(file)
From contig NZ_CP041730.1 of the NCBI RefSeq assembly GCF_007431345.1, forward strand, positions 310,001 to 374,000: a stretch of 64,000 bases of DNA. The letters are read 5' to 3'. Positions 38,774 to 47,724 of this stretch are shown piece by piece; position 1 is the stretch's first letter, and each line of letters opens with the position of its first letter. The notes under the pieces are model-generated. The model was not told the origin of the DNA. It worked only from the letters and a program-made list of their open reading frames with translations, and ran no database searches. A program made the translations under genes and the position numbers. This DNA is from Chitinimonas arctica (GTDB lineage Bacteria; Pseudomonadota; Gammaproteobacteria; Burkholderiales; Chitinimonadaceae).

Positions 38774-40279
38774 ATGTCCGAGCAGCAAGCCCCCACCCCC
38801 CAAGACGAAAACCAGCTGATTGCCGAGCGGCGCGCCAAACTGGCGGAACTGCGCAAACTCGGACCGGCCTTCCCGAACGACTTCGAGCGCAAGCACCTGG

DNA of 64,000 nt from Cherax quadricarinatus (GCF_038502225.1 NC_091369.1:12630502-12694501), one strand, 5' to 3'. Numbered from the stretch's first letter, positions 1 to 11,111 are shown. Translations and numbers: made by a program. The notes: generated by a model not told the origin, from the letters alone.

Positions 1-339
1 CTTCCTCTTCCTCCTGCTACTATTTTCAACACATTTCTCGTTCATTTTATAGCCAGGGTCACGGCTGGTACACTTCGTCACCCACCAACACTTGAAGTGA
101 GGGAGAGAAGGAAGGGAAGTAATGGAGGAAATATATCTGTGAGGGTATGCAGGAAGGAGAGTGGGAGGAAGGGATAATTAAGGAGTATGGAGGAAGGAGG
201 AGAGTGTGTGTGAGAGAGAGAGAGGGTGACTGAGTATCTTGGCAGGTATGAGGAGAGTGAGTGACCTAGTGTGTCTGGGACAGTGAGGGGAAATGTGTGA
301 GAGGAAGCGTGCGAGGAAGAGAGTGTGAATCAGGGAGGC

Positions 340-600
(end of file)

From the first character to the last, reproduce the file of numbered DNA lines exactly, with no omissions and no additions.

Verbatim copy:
From contig NZ_CP041730.1 of the NCBI RefSeq assembly GCF_007431345.1, forward strand, positions 310,001 to 374,000: a stretch of 64,000 bases of DNA. The letters are read 5' to 3'. Positions 38,774 to 47,724 of this stretch are shown piece by piece; position 1 is the stretch's first letter, and each line of letters opens with the position of its first letter. The notes under the pieces are model-generated. The model was not told the origin of the DNA. It worked only from the letters and a program-made list of their open reading frames with translations, and ran no database searches. A program made the translations under genes and the position numbers. This DNA is from Chitinimonas arctica (GTDB lineage Bacteria; Pseudomonadota; Gammaproteobacteria; Burkholderiales; Chitinimonadaceae).

Positions 38774-40279
38774 ATGTCCGAGCAGCAAGCCCCCACCCCC
38801 CAAGACGAAAACCAGCTGATTGCCGAGCGGCGCGCCAAACTGGCGGAACTGCGCAAACTCGGACCGGCCTTCCCGAACGACTTCGAGCGCAAGCACCTGG

DNA of 64,000 nt from Cherax quadricarinatus (GCF_038502225.1 NC_091369.1:12630502-12694501), one strand, 5' to 3'. Numbered from the stretch's first letter, positions 1 to 11,111 are shown. Translations and numbers: made by a program. The notes: generated by a model not told the origin, from the letters alone.

Positions 1-339
1 CTTCCTCTTCCTCCTGCTACTATTTTCAACACATTTCTCGTTCATTTTATAGCCAGGGTCACGGCTGGTACACTTCGTCACCCACCAACACTTGAAGTGA
101 GGGAGAGAAGGAAGGGAAGTAATGGAGGAAATATATCTGTGAGGGTATGCAGGAAGGAGAGTGGGAGGAAGGGATAATTAAGGAGTATGGAGGAAGGAGG
201 AGAGTGTGTGTGAGAGAGAGAGAGGGTGACTGAGTATCTTGGCAGGTATGAGGAGAGTGAGTGACCTAGTGTGTCTGGGACAGTGAGGGGAAATGTGTGA
301 GAGGAAGCGTGCGAGGAAGAGAGTGTGAATCAGGGAGGC

Positions 340-600